Hungry Robot The Moby Dick V2 v. Caroline Guitar Kilobyte
Hungry Robot Pedals “The Moby Dick V2” and Caroline Guitar’s “Kilobyte” are both Lo-Fi delays. They both utilize a single pt2399 chip and offer distortion and modulation parameters that affect only the delayed signal.
In appearance, the Kilobyte is nearly square. All Caroline Guitar pedals are standardized at four and five eighths by three and five eighths inches with top mounted jacks and power supply.
While Hungry Robot’s pedals come in a variety of shapes and sizes, the Moby V2 is relatively small at five inches by two and a half inches. There are side mounted jacks with the power supply on the right.
If you're new to Caroline Guitar, the iconography of the Kilobyte is interesting but cryptic. Graphs are used to represent the Level and delay time parameters while an algebraic formula (of sorts) represents the number of repeats. The Modulation parameter is slightly easier to understand as it sits between a straight line on the left and a sine wave on the right representing an increase in modulation as the control is turned clockwise. What stands out, of course, is the brilliantly colored “Lo-Fi” man. Similar to an eight bit space invaders character, he has become a staple of Caroline Guitar pedals representing low fidelity distortion and the start of the digital age.
The Moby Dick V2 also carries an eighties icon. Whether accidental or on purpose when I look at the whale it is the spitting image of Fudgy the Whale from Carvel ice cream. Fudgie had his first commercial in 1980 subsequently running through Saturday morning cartoons throughout the decade. The Moby V2 has the same set of controls as the Kilobyte. Although somewhat abbreviated, they are clearly scripted and wind through the knobs above Fudgie’s spout!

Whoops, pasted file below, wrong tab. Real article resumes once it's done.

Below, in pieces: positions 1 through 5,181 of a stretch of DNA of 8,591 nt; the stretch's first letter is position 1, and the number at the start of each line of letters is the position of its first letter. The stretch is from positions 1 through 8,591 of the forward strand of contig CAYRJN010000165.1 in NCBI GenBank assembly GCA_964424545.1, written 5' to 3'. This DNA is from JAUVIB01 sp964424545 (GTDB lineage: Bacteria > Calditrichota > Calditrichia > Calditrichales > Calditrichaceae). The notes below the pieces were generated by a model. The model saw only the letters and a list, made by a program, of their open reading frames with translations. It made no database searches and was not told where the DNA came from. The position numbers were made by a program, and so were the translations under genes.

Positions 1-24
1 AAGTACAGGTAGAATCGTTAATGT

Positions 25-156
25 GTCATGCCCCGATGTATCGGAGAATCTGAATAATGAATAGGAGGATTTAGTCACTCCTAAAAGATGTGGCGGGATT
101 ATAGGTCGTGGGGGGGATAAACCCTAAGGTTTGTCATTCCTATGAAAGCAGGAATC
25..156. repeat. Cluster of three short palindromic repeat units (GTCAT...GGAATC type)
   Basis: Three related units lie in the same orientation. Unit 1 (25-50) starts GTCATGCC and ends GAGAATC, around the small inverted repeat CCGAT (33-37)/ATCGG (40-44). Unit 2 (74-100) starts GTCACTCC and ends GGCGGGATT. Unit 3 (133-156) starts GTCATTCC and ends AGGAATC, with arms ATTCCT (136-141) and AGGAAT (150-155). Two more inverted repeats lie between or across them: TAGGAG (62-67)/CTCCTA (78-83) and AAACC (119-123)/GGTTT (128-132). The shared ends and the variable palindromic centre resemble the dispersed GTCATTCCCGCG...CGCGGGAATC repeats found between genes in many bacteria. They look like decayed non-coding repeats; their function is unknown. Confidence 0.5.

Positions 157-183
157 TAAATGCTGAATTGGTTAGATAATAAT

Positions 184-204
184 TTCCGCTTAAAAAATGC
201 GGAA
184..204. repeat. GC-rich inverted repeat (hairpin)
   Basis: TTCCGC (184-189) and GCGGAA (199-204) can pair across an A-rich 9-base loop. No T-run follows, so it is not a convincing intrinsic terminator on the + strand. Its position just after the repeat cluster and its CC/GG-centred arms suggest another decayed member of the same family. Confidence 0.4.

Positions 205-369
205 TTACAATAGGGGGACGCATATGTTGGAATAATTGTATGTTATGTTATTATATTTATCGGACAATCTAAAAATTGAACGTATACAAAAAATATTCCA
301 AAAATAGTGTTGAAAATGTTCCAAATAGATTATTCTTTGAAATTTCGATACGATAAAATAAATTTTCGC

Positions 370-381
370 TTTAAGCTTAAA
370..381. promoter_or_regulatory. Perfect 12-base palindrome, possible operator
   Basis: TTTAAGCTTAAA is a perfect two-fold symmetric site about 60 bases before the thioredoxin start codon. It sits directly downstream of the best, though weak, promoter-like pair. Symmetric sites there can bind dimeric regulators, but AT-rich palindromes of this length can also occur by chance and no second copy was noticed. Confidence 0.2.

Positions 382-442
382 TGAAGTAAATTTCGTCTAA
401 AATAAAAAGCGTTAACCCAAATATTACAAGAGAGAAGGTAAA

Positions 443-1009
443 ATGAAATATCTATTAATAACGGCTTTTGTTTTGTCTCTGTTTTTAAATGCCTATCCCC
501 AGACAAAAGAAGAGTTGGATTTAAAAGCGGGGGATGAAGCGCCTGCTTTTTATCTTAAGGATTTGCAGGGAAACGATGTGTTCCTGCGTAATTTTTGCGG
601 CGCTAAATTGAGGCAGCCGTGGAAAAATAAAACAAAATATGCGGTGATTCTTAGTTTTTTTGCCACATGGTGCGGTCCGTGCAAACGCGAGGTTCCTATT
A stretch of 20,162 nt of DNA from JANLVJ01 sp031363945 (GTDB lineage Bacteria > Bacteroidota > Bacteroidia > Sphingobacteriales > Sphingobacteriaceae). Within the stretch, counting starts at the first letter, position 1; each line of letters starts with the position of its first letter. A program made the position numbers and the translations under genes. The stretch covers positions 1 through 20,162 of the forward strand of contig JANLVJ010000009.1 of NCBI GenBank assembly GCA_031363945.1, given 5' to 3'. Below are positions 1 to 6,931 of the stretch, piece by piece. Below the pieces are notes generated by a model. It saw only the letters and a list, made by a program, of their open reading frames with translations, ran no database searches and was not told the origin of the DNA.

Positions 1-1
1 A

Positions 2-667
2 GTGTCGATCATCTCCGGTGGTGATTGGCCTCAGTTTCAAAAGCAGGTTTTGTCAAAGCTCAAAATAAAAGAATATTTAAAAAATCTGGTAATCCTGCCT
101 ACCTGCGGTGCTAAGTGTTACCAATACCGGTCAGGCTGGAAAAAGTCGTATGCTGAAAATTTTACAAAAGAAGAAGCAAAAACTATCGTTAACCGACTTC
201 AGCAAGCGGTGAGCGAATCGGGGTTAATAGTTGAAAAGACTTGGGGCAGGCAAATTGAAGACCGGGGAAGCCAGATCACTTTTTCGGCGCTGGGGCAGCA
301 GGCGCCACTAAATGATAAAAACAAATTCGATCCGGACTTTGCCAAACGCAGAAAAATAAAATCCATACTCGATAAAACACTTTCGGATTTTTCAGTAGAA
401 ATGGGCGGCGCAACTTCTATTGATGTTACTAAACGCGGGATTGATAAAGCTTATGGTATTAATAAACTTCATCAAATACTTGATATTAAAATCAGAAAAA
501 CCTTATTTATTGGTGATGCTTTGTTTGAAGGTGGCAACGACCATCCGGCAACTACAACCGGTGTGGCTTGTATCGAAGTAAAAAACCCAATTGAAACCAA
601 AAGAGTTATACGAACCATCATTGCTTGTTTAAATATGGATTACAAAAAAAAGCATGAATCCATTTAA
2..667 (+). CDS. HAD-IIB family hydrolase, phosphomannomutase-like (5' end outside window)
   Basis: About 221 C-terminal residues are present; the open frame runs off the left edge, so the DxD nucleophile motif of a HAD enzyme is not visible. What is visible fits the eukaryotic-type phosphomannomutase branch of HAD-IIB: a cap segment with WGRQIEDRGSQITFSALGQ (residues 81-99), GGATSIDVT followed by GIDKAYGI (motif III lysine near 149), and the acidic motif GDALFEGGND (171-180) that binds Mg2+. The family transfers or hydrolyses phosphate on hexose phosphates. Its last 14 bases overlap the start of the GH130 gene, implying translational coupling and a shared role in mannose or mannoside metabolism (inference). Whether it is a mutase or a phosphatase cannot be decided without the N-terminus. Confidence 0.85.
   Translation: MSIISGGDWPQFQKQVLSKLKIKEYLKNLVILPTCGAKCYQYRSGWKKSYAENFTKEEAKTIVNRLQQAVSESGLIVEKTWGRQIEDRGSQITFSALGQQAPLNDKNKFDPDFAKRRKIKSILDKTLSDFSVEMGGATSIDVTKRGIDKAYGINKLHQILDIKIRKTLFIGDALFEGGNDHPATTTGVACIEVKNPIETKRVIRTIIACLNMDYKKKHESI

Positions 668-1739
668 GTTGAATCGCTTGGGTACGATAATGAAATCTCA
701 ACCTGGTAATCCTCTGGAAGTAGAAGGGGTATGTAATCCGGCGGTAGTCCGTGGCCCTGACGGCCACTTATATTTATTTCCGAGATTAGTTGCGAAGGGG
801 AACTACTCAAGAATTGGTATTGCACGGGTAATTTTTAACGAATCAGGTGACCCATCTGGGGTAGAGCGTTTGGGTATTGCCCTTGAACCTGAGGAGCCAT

While both delays incorporate the famed pt2399 chip, Hungry Robot pushes theirs further to achieve a full second of delay.
“The fidelity of the delay after 800ms starts to degrade slightly. You will notice a bit more background noise with delay tempos greater than 800ms.”
-Eric “Hungry Robot
“We don’t specify an exact maximum because there are some variables and tolerances within the parts involved. The variables are tolerances in the delay chip, and as much as 20 percentvariation in the potentiometer/control knob that sets the delay time.That’s why we confidently promise over 500 milliseconds. Unitsthat we clocked here in Columbia ranged from 524 on the low side to the low 600s, but we’ve heard of some people getting as much as 815 (whoa) milliseconds from their Kilobyte.”
So how do they sound?
Distortion: When Moby Dick V2 says Lo-Fi they mean it. When you turn the knob fully clockwise the sound that echoes sounds like a worn out tape machine time machine. The Kilobyte is overdriven and they advertise it.
“+21db boost/overdrive preamp to smash the low fidelity digital
Even though one can “dial it down” it doesn’t grab the same Lo-Fi expression as The Moby Dick V2. This is not a bad thing. The Moby loses its sparkle on the repeats, the Kilobyte is a more accurate representation of the original signal, overdriven as it may be.
In both pedals the modulation is tied to the delay time. At full delay it’s virtually non-existent. In The Moby Dick V2 It’s at the 12:00 settings of delay time and Lo-Fi that with modulation, the broken tape deck comes through. At faster delay times, however, unless you drop the modulation to nearly zero, it loses its musicality and quickly becomes merely a sound effect.
The Kilobyte, however, with a more subtle modulation can go to 30 milliseconds (minimum on both pedals) at full modulation without detracting from the original signal.
The Recap: The Moby Dick has more delay and more modulation with tap tempo and a broken tape deck feel. The Kilobyte has more overdrive and more of a transparent signal in the delay line. Less modulation allows for a greater range of use in conjunction with the delay time and a Havoc footswitch allows infinite escalating repeats.
Please check out our Demos on their respective pages.